Waging war on water soldier

by Amey Humphries | August 24, 2017

Water soldier

August 11, 2017 marked the eighth annual Water Soldier Watch Day, hosted by the Ontario Federation of Anglers and Hunters’ (OFAH) Invading Species Awareness Program (ISAP), in partnership with the Ministry of Natural Resources and Forestry (MNRF), Lower Trent Conservation, Parks Canada, and Trent University.

The day was held in Trent Hills, where 25 volunteers arrived with canoes and boats in tow, ready to look for water soldier.

Water soldier is an invasive species of aquatic plant from Europe and northwestern Asia which suffocates out the native foliage around it. In North America, it’s only found in Ontario, with the Trent-Severn Waterway being the main hotspot.

OFAH Water Soldier Technician Rob McGowan spearheaded the event. “Water Soldier Watch Day allows us to engage the community and educate them while increasing public awareness of aquatic invasive species, their impacts, and what individuals can do to prevent their introduction and further spread in the Trent-Severn Waterway,” he said.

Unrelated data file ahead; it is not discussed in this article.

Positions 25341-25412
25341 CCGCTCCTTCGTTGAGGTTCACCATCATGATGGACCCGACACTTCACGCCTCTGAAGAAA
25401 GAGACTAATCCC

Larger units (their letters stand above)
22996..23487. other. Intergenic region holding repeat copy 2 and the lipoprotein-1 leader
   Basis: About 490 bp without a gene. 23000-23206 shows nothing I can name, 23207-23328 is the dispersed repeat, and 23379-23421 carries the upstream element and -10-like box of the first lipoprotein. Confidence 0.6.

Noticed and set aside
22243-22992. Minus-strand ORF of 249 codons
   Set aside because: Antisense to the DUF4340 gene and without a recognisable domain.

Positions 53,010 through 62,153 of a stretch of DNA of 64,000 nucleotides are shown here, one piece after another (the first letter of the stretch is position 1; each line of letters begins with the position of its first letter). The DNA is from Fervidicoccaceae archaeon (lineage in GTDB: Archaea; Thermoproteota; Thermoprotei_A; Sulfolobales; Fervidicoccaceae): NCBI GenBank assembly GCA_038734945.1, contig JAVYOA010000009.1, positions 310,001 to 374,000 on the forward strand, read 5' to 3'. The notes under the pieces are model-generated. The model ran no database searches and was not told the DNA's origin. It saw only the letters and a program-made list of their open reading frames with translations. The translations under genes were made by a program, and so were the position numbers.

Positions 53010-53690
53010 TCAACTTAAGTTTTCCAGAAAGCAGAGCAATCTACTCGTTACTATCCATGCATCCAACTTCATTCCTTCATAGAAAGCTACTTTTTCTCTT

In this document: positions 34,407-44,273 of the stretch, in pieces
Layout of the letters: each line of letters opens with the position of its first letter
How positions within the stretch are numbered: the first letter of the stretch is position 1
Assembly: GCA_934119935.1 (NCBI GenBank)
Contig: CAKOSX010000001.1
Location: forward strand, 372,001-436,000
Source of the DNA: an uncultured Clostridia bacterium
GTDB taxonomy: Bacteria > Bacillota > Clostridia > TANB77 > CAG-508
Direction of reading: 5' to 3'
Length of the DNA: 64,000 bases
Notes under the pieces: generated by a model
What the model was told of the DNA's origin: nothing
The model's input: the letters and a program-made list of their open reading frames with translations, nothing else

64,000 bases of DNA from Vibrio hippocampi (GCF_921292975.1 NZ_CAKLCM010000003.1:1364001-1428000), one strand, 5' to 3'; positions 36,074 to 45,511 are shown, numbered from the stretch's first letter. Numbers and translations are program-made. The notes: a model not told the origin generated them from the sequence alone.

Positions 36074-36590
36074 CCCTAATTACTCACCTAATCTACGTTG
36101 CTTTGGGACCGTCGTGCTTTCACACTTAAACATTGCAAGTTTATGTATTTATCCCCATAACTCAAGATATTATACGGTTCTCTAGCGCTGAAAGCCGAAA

Summer student Kristen Tymoshuk handed volunteer pairs survey maps and a small GPS system as they arrived, so they could accurately track any water soldier found.

Water soldier - Watch day

Volunteers were asked to plot any water soldier they saw on a GPS and record it.

Water soldier is an emergent and submergent plant. It’s suspected it was introduced in the waterway through the use of it as a plant in water gardens.

The plant largely resembles aloe vera, giving it the name “water aloe.” However, it has sharp edges that an unsuspecting angler could be cut on.

After visiting a known population of water soldier, the volunteers set off in boats and canoes to their sections of the waterway, in search of the plant. Many volunteers would report seeing water soldier when they returned. In total, two new populations of the plant were found.

Water soldier - up close“These populations will be added to the overall map of water soldier populations in the Trent-Severn Waterway,” said McGowan.

Largely the day was spent raising awareness of the plant, building community support, and enjoying the outdoors. “I think the purpose of the day was mostly to help people become more aware of the amount of water soldier that’s on the Trent Severn and to look into populations for the herbicide treatment in the fall,” said Tymoshuk. “I think it was successful.”

McGowan shared her sentiments. “We located new populations of water soldier and engaged community members in the task of finding new populations,” he said. “We were able to increase public awareness of the impacts of water soldier on the Trent-Severn Waterway.”

Monitoring and stopping the spread of this invasive species is a common goal amongst the OFAH and the MNRF.

Click here to learn more about ISAP and their water soldier eradication efforts.

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